I understand, and absolute accept the terrorist and other offences risk.. yes. I understand if some one pick up the citizenship, and after leave, and never come back..yes, they don’t deserve. But we have family in other country, and we miss them. And actually many Canadians work in US, and they haven’t any problem, why we do??

    R J Das

    (June 27, 2015 - 9:53 pm)

    Everything goes up have to come down . If we categorize citizens second class, they wl treat Canada the same way. To Canada to grow, we need 100% support of its citizens.

    Elaine Morrison

    (June 29, 2015 - 11:06 am)

    The funny thing is, I think it applies to the majority of Canadians! I don’t think there are many left in the “first tier” of citizenship.

    A Abbas

    (July 3, 2015 - 4:33 am)

    This is a non-canadian law..immigrants are one of the main pillar of this country, what would it expect from someone treating them second class..people will start taking benefit of the system as long as they can, keeping in mind they can never be a part of system. I agree when it comes to talks like terrarism but apart from that its a ‘lose – lose situation’ for canada whether it is economical or one ‘s sincerety with the country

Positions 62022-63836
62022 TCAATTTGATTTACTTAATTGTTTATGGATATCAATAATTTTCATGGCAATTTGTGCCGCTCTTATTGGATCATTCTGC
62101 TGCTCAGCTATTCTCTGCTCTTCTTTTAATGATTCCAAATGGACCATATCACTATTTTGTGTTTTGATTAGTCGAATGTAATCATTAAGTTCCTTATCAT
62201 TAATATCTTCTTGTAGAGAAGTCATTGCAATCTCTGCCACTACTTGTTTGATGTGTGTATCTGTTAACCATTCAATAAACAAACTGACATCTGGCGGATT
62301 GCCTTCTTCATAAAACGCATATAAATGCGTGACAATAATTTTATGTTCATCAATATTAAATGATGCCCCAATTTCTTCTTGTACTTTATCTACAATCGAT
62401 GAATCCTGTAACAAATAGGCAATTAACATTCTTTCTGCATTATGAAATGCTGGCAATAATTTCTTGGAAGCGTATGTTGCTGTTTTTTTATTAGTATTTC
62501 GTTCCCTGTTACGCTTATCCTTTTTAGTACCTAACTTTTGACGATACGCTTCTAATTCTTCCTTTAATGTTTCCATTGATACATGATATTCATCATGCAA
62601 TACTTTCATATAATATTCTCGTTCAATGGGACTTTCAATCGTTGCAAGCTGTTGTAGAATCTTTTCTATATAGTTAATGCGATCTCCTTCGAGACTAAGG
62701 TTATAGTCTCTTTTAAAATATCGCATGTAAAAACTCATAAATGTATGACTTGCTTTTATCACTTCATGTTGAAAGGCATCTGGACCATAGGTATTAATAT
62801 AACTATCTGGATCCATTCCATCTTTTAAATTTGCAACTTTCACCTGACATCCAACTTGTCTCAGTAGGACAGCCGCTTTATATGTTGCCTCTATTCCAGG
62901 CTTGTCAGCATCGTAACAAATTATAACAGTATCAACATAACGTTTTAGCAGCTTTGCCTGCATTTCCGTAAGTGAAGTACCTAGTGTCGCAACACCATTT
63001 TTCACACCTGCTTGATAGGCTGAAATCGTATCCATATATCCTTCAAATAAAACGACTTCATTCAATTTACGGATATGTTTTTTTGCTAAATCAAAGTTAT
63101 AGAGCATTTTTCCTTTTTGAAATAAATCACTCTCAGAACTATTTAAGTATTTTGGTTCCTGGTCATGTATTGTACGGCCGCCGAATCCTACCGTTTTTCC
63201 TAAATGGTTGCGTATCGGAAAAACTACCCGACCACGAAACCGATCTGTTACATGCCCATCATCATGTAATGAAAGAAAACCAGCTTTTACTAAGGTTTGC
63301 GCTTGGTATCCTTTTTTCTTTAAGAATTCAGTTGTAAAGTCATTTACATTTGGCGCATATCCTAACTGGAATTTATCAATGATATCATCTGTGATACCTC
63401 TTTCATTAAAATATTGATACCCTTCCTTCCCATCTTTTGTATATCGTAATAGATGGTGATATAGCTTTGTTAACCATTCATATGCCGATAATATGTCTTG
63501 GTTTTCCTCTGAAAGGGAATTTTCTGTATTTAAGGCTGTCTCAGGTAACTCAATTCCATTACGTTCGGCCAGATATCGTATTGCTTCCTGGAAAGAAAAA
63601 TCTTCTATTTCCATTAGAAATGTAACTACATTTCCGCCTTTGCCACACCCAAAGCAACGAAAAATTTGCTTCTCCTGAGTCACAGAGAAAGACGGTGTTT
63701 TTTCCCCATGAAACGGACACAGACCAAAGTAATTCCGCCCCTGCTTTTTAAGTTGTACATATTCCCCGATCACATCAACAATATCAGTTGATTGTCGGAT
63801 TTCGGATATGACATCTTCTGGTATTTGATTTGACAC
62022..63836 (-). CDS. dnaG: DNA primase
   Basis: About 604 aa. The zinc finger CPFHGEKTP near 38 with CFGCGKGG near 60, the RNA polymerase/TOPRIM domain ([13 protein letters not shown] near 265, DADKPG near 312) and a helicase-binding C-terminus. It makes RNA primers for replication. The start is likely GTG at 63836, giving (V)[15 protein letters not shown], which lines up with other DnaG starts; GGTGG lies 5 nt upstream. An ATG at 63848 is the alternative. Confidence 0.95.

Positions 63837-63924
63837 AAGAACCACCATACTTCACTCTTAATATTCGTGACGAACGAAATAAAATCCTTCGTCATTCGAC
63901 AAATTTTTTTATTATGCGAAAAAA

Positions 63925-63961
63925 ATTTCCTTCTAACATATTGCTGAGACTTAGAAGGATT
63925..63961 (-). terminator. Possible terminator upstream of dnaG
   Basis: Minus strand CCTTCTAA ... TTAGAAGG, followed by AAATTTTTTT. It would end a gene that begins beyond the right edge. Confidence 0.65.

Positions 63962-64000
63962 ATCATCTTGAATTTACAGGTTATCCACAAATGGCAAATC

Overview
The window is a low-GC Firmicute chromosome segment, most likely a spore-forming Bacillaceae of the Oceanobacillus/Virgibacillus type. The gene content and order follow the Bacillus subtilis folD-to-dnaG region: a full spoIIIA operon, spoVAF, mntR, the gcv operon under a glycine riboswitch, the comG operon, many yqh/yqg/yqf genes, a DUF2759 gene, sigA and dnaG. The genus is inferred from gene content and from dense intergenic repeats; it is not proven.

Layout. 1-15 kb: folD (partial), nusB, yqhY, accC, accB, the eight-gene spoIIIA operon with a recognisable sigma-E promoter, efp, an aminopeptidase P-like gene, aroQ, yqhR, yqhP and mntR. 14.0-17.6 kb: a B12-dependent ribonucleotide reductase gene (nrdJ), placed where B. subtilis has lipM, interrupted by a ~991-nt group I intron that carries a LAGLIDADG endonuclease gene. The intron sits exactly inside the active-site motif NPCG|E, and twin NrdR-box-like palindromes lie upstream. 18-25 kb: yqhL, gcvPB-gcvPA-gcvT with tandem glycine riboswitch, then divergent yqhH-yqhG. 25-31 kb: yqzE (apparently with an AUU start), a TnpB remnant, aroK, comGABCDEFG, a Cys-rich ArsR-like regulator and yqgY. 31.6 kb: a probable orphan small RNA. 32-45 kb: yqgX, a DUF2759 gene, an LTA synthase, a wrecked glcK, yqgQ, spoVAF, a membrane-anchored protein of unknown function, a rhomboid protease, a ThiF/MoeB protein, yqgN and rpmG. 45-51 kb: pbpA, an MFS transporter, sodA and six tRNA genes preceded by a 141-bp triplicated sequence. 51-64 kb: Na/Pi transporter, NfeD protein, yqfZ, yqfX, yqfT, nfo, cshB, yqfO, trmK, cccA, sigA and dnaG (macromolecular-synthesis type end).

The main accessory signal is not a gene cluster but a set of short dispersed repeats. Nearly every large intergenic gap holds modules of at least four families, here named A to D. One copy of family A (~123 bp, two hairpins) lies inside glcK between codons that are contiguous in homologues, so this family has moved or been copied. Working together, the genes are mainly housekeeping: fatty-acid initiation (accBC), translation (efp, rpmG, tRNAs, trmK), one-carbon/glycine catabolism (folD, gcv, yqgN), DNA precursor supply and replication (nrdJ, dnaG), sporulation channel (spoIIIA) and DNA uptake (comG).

Michelle roussel

    (July 3, 2015 - 5:39 am)

    Well my parents were not born here and i was but im not scared for any of us. Follow the rules be outstanding citizens dont break laws and you will be fine. There has to be a reason this law is being put in place and those people who will be affected already know why. Just my opinion. Do the right thing and you will be fine. Dont let this frighten you if youre a person that has good morals and are law abiding citizens..